Measuring crime can be a difficult process. By its very nature, crime is something that goes undetected. Law enforcement has developed a variety of techniques to track crime, such as police reports and victim reports. The Federal Bureau of Investigation (FBI) uses the Uniform Crime Reporting (UCR) Program for tracking crime; it reports crime in more than one way. All crime reporting and tracking systems categorize crime and have certain limitations.
Measure of crime
Measuring crime involves tracking statistics such as demographic information and moderator variables related to the crimes. Moderator variables are any third variable in a correlation that affects the relationship between the first two variables. For example, we may find that gender is related to violent crime with a higher percentage of males engaging in violent behavior. However, a moderator variable would be age, with the highest percentage of violent offenders being below the age of 30.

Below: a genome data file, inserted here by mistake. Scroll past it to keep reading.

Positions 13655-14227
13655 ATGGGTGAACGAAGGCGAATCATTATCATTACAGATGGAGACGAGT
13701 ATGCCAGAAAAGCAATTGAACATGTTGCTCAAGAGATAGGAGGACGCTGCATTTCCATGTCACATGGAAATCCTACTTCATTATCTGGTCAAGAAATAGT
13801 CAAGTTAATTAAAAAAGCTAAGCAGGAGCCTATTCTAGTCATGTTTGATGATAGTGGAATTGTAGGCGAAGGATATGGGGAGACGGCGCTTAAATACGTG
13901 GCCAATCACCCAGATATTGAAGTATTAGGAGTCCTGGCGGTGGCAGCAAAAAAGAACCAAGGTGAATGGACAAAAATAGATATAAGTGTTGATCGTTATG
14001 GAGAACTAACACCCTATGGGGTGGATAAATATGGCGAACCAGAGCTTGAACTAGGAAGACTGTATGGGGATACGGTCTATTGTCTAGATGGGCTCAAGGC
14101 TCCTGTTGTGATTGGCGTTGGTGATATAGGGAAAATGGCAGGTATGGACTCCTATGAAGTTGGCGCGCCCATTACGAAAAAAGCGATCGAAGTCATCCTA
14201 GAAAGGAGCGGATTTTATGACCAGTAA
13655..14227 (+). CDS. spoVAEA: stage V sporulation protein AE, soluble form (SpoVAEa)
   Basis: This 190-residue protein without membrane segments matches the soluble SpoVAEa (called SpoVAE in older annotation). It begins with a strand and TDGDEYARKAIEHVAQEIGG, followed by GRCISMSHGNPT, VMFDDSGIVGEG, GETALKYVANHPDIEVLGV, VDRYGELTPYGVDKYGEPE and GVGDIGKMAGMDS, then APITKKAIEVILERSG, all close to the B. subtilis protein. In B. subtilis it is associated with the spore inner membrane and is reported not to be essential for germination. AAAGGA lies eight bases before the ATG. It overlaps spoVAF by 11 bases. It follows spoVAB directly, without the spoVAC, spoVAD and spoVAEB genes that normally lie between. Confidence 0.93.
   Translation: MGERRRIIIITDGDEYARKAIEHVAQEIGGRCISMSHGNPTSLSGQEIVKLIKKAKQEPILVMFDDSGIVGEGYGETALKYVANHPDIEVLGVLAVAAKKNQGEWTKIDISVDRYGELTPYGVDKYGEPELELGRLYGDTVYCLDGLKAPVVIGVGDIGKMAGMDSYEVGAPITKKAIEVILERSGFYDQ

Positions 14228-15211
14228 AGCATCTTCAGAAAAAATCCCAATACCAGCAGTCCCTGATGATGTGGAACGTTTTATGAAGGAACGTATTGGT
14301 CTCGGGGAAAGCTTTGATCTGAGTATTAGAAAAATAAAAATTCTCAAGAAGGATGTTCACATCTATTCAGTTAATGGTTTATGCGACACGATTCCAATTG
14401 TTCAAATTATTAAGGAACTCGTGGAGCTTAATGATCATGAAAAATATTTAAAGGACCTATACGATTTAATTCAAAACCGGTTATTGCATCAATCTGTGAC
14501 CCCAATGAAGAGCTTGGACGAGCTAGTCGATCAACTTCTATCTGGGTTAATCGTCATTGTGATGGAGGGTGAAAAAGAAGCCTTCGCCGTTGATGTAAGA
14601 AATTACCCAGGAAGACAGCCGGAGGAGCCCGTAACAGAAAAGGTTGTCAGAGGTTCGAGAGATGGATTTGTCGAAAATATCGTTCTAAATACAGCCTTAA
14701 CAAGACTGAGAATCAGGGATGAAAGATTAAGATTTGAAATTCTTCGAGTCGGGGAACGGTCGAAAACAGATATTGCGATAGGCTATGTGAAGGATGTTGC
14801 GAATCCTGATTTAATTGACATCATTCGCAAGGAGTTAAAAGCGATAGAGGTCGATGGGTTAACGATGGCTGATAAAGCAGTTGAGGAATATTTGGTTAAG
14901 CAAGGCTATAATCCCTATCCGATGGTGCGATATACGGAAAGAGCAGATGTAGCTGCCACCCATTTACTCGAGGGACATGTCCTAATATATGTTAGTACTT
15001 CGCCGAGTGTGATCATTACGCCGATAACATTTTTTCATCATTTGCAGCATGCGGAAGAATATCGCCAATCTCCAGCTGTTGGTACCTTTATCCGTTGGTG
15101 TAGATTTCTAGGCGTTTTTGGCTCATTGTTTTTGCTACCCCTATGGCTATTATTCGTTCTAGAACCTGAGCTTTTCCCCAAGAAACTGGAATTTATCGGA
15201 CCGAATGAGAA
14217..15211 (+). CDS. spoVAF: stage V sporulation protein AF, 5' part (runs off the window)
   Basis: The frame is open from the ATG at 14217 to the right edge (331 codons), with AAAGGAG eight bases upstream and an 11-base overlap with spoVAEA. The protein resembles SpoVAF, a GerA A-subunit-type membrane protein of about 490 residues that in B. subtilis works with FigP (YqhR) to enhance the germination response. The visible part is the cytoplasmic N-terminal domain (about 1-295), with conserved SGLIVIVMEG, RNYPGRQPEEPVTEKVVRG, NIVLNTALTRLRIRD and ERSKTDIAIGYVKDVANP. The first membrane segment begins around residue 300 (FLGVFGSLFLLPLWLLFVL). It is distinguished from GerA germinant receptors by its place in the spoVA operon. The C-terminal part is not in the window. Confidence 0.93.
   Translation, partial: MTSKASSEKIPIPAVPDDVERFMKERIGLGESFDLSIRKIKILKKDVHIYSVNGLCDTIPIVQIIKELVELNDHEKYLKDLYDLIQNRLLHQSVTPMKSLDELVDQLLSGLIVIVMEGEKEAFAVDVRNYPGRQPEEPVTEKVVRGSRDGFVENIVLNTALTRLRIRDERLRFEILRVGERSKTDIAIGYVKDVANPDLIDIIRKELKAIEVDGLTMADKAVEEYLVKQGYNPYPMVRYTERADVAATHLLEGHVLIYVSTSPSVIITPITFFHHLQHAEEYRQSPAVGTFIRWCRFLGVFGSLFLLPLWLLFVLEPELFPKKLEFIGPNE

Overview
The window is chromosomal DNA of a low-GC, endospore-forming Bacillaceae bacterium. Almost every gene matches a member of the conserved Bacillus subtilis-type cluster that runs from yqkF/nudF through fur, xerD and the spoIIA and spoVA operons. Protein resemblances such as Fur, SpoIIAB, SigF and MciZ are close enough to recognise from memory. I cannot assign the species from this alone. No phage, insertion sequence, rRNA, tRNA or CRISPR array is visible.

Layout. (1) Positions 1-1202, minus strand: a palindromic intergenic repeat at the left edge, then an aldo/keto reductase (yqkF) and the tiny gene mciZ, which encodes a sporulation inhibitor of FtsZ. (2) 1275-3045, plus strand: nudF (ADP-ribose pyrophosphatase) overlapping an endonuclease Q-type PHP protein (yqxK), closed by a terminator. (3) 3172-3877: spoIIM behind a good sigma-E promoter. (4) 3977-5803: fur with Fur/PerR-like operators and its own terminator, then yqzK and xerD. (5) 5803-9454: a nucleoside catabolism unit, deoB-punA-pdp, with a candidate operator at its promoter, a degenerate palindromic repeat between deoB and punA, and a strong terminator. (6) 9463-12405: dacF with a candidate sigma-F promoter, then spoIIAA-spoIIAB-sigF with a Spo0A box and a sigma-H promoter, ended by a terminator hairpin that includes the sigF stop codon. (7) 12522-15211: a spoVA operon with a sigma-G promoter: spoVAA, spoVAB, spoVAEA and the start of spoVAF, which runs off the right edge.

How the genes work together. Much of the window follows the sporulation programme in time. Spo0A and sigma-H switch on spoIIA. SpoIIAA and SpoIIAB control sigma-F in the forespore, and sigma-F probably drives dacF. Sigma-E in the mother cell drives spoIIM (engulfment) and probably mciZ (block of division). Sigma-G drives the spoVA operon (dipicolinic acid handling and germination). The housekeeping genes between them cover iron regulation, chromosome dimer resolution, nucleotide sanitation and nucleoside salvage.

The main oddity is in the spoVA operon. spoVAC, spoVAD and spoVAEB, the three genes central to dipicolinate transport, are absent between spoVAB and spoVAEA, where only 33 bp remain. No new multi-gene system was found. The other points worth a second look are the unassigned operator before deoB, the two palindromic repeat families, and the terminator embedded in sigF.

Research US crime statistics using the Argosy University online library resources and the Internet. You can also use the following:
- US Department of Justice, The Federal Bureau of Investigation. (2009).2008 crime in the United States: About crime in the U.S. Retrieved fromhttp://www.fbi.gov/about-us/cjis/ucr/crime-in-the-u.s/2008
Select a crime and write a report addressing the following:
- Summarize the statistics from the last two reporting years. Be sure to include demographic information such as ethnicity, race, age, gender, marital status, employment status, socioeconomic group, etc., and moderator variables related to the crime.
- Examine the reliability and validity of these statistics. Are they accurate? Why or why not? Be sure to discuss how age, gender, race, ethnicity, and socioeconomic level are related to offending and representation in the criminal justice system.
- Explain whether certain populations are overrepresented in the statistics. If